It gets easier for us to do nothing all the time.
Opting out used to be much more difficult. We were only expected to make a meaningful decision every few days at most, because most decisions had usually already been made for us. Our education, family background or income determined how we lived and what real choices we had about what to do or how to act.
Moving to a new house or job. Getting married or divorced. Choosing a school for our kids or a political party to support.
Back then, whenever we had to make a decision more people noticed and cared. Their own decisions often depended on what we were doing. And when a letter could take a week or more to reach someone else’s mailbox, and long distance phone calls were prohibitively expensive, we had much more time to gather facts and weigh possible courses of action.
But now, many big decisions must be made in a matter of seconds. We almost never have time to collect reliable information, much less talk it over with family or trusted advisors. Within just the last few years search engines have become decision engines. We can narrow our choices down to a couple of products or companies before we finish reading the first page of search results. We can even share news about our personal relationships with a digital “It’s complicated.”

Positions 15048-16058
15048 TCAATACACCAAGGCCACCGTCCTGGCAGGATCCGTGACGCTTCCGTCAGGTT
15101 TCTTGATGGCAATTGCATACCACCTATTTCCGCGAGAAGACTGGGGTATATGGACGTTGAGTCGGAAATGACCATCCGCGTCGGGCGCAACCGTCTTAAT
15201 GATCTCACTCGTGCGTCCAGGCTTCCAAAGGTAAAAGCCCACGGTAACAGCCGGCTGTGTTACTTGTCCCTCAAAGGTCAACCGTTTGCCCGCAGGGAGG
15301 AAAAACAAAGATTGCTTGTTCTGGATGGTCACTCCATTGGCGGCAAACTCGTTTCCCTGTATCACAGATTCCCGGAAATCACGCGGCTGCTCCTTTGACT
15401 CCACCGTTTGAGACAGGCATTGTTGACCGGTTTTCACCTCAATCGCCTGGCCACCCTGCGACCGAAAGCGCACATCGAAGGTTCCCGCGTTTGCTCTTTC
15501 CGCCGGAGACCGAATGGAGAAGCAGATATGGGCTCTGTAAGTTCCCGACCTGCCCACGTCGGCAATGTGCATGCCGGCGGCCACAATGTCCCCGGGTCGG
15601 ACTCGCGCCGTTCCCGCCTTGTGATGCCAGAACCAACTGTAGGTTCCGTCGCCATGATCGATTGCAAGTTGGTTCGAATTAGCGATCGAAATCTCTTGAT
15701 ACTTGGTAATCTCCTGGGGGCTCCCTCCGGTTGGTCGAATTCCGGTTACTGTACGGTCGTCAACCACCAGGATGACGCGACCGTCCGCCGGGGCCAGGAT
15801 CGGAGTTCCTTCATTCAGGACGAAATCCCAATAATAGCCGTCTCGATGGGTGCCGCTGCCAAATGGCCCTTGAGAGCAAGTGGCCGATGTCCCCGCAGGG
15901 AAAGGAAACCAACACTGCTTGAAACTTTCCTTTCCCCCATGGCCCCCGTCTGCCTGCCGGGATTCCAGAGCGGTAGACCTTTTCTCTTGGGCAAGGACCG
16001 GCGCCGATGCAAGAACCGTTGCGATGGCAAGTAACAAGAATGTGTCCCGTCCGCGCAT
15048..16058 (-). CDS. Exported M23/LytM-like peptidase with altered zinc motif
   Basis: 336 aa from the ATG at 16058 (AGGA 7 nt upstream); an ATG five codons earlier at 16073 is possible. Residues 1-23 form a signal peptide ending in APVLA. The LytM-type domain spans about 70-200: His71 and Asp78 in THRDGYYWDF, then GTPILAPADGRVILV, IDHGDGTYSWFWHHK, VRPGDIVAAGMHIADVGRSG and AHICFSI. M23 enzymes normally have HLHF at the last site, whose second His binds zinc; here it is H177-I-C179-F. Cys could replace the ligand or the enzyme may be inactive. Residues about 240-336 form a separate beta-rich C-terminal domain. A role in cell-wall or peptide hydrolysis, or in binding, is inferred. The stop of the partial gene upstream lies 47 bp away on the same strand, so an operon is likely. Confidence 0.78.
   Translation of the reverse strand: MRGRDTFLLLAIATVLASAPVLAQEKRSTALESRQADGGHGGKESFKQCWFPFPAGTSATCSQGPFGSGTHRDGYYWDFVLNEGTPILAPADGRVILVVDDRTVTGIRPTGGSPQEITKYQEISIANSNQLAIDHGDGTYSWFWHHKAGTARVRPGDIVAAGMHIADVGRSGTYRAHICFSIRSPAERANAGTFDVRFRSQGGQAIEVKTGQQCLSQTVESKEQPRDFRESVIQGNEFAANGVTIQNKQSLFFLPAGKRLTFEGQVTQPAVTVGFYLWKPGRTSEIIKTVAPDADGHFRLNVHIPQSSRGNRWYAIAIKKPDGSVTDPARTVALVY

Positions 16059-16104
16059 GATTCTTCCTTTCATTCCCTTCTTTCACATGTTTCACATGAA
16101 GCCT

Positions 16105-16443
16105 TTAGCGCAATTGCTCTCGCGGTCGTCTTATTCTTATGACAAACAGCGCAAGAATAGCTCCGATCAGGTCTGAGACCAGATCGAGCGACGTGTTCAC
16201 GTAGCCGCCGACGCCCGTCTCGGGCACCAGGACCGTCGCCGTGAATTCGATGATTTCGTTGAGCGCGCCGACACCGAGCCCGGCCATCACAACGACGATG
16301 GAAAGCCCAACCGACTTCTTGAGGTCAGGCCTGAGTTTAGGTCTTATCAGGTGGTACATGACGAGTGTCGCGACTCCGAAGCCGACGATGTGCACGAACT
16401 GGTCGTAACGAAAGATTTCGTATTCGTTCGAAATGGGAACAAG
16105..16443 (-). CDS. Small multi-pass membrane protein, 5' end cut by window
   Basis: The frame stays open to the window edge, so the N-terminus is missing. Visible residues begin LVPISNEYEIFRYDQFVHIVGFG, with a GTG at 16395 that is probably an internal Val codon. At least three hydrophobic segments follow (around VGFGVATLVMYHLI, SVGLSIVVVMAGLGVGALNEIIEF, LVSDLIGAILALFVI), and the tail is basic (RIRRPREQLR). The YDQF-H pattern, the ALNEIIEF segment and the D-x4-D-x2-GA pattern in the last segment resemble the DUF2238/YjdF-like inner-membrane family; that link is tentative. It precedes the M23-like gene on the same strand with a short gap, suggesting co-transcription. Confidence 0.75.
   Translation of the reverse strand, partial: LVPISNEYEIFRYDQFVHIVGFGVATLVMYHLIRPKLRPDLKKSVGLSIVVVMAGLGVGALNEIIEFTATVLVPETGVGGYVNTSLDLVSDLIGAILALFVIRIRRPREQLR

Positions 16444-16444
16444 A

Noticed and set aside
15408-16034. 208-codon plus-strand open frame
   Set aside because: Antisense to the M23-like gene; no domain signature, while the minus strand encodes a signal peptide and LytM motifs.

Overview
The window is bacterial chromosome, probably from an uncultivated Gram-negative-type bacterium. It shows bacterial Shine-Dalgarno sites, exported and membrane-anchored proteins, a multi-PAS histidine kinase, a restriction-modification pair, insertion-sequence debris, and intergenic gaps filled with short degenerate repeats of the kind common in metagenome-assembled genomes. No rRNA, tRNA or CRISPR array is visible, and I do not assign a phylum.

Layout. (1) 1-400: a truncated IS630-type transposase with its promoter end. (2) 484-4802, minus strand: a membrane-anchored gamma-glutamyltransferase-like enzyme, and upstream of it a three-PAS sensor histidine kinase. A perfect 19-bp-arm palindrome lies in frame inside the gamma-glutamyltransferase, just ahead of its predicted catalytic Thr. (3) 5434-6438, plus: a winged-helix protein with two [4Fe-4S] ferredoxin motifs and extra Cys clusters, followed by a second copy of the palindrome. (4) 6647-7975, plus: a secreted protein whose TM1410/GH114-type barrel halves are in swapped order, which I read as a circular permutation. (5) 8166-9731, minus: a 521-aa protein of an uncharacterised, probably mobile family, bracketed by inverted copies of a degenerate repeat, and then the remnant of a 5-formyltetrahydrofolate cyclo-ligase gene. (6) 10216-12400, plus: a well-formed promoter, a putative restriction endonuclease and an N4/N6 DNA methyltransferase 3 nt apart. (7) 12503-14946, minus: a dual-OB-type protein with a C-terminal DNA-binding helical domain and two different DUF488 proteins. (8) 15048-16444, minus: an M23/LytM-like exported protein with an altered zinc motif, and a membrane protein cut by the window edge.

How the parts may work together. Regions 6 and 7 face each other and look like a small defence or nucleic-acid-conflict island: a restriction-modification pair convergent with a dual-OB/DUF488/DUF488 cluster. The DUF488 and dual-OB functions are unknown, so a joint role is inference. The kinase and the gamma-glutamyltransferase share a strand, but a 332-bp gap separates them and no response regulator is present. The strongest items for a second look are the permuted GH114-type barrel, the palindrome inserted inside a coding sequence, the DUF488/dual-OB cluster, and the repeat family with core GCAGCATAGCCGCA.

Our friends and family feel pressured to make decisions at a supersonic clip almost every hour, too. They’re much less likely to notice what we decide–or if we’ve decided not to make a decision.
In this environment, it’s easy to find people telling us what we should do. Complete strangers urge us to confirm our instant decision by sending them some hard-earned money, without taking time to carefully consider alternatives.
“Decision fatigue” is even described in mainstream media as a prevalent social problem, which leads us to make big decisions without any due diligence, or even a second opinion.
We each need a place to get thoughtful, dependable advice from successful and caring people. Where we can make important decisions about what to do when we’re ready. It might be the last place you’d look. It’s definitely worth looking for.